The total alkalinity (TA) is a measure of how much of the alkaline substances there are in the water. In the swimming pool water, we are concerned with bicarbonate alkalinity, which should be between 80 ppm and 120 ppm.When the total alkalinity (TA) is within this range, it prevents rapid pH changes and "stabilises" the pH level. If the TA is too low, Marbelite and plaster walls will become etched, metals corrode, the pool's walls and floor can stain, the water can turn green, eyes burn and we can have pH bounce (pH rapidly going up and down, seemingly at random). If the TA is too high, the pH is difficult to adjust, the water becomes cloudy, the pool constantly needs acid (according to your test kit) and the chlorine loses its efficiency as a disinfectant. It is recommended that you test the TA regularly, but in practice it changes very little in a well-maintained pool.

To raise the level of TA, we use sodium bicarbonate; it is the only chemical which will do this without increasing the pH very much. Use the calculator to find out how much sodium bicarbonate you need to raise the TA of your pool. Note that you should only add sodium bicarbonate at the rate of 1 kg per 50,000 litres of water every 4 days. Raising the TA can therefore be quite a time-consuming, slow process. Lowering the total alkalinity is also a slow process. Acid, either liquid or dry, is added to the deepest part of the pool with the filter off. The acid should only be added a little at a time, diluting it before pouring it into the pool. Wait 3 days between applications. It could take days or even weeks to reduce the TA if it is very high. You should consult a pool professional if you have a high TA, or you can write to us for more detailed instructions on how to reduce it. The quantities of hydrochloric acid and dry acid you will need can be calculated using our pool calculators.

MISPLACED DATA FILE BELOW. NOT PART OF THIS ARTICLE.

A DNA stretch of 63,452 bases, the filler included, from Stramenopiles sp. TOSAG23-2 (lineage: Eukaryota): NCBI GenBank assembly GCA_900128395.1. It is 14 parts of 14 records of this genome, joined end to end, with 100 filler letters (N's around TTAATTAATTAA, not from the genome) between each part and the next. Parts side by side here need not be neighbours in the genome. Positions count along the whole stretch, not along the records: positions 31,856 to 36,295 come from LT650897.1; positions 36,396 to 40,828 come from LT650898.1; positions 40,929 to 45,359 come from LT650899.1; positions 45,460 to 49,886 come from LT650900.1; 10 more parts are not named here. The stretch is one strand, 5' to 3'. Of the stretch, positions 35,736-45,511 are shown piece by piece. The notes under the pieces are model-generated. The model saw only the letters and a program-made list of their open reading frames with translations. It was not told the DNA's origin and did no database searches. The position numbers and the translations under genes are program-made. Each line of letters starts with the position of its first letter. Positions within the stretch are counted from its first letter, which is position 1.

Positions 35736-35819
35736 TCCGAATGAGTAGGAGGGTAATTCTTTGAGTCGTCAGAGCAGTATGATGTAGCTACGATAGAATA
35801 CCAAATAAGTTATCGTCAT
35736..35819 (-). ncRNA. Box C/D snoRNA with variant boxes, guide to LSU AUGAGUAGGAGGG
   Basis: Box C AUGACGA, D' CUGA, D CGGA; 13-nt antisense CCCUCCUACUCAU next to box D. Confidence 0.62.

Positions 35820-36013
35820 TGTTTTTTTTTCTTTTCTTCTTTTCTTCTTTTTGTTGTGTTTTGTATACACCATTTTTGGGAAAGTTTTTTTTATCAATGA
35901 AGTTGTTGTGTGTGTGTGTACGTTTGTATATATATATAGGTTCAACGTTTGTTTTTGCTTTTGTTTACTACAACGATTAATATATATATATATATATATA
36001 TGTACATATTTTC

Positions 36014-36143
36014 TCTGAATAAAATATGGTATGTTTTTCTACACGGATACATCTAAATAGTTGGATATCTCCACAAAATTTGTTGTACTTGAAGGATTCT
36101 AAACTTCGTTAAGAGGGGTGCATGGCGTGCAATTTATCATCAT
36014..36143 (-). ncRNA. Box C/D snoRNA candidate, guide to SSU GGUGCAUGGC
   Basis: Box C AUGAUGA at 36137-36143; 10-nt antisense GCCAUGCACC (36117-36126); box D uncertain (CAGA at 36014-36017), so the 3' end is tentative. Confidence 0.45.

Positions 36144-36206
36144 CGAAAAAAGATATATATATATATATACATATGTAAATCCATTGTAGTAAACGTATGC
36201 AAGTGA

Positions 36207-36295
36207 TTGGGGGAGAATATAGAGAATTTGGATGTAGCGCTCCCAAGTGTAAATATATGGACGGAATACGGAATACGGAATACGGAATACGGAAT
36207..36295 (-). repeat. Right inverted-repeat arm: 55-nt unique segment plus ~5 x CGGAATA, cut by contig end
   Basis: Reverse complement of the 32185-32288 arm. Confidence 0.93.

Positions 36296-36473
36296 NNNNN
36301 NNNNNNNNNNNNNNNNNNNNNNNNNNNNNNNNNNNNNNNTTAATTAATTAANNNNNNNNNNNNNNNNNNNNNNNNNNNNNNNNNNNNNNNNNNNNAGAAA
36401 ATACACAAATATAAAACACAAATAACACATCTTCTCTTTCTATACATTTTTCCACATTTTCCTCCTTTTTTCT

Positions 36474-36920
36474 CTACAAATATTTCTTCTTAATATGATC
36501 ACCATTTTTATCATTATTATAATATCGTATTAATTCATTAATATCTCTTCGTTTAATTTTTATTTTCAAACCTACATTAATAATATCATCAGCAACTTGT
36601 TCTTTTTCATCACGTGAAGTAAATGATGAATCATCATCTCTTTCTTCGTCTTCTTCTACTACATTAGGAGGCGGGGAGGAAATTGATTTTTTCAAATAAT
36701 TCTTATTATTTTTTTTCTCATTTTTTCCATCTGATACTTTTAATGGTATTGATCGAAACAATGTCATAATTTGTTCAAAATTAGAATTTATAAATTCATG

Calcium hardness

Total hardness in the context of pool water refers to the total mineral content of the water. This is made up of calcium, magnesium, iron, manganese and other elements. These elements are present in the water used to fill the pool, and the levels can increase through the use of regular pool chemicals (e.g. chlorine composed of calcium hypochlorite). We are interested in the calcium hardness levels. The ideal range for calcium hardness is 250-350 ppm. If the calcium hardness is too low, the water becomes corrosive and results in the etching of the pool's surfaces. Metals corrode - and this includes pool equipment, pipe fittings and pump connections. As a result, the pool's walls and floor can stain. Low calcium hardness can easily be increased using calcium chloride. The amount needed can be calculated using the calcium chloride calculator.

NOTE: divide the required amount of calcium chloride into 3 parts. Add the first part and circulate the water for at least 4 hours. Test the water again and repeat the process until the desired level is reached.

If the calcium hardness is too high, the result will be scale formation on all pool surfaces. The filter and pipes become clogged, reducing water flow and filtration efficiency. The water becomes cloudy and swimmers complain of eye irritations.

Reducing calcium hardness is very difficult. Either replace some or all of the water in the pool, or add chemicals that will keep the calcium in solution and prevent it from depositing out. If the calcium hardness is high, we recommend that you consult a pool professional.